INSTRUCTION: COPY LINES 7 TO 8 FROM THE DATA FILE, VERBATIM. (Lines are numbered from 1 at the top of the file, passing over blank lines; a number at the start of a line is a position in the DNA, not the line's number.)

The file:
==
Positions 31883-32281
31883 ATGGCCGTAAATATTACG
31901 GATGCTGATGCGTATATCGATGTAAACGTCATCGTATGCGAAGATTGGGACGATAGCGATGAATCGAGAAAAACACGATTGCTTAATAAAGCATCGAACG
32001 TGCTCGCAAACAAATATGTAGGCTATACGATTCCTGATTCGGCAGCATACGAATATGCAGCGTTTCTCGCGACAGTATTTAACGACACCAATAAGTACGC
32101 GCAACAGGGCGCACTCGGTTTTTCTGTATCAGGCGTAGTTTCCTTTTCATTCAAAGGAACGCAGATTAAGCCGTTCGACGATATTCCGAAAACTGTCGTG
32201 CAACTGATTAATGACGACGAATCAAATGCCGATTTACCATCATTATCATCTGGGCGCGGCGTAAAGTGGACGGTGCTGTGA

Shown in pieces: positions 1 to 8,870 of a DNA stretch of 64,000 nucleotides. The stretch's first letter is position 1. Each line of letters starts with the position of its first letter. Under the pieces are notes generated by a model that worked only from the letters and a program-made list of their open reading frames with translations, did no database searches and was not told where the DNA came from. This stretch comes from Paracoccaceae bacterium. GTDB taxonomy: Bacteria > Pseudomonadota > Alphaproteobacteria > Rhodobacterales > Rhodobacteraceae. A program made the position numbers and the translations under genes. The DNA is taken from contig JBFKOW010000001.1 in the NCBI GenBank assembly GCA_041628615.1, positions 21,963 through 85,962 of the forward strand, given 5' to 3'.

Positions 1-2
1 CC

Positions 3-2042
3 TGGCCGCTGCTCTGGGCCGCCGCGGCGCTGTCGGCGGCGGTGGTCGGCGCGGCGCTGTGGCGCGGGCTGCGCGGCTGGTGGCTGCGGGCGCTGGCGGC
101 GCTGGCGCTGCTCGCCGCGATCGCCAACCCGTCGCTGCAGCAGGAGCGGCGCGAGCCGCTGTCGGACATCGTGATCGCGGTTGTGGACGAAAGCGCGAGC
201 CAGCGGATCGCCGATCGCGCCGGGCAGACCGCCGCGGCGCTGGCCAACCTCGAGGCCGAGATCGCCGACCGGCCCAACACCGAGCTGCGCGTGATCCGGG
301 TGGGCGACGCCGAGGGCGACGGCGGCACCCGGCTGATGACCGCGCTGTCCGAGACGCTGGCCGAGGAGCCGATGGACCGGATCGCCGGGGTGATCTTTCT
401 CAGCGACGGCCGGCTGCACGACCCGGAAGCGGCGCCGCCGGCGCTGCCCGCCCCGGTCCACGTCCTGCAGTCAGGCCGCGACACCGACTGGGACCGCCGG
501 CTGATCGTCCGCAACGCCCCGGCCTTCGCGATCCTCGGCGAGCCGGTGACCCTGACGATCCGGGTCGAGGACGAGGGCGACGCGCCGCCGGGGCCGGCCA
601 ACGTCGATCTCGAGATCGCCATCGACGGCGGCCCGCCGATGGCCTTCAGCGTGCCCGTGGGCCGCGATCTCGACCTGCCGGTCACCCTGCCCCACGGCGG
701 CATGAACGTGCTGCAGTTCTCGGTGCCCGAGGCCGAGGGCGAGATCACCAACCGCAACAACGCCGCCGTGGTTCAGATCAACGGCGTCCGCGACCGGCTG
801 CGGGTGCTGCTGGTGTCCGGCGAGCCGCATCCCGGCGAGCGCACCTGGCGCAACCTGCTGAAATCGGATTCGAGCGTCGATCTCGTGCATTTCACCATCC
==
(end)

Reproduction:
Shown in pieces: positions 1 to 8,870 of a DNA stretch of 64,000 nucleotides. The stretch's first letter is position 1. Each line of letters starts with the position of its first letter. Under the pieces are notes generated by a model that worked only from the letters and a program-made list of their open reading frames with translations, did no database searches and was not told where the DNA came from. This stretch comes from Paracoccaceae bacterium. GTDB taxonomy: Bacteria > Pseudomonadota > Alphaproteobacteria > Rhodobacterales > Rhodobacteraceae. A program made the position numbers and the translations under genes. The DNA is taken from contig JBFKOW010000001.1 in the NCBI GenBank assembly GCA_041628615.1, positions 21,963 through 85,962 of the forward strand, given 5' to 3'.

Positions 1-2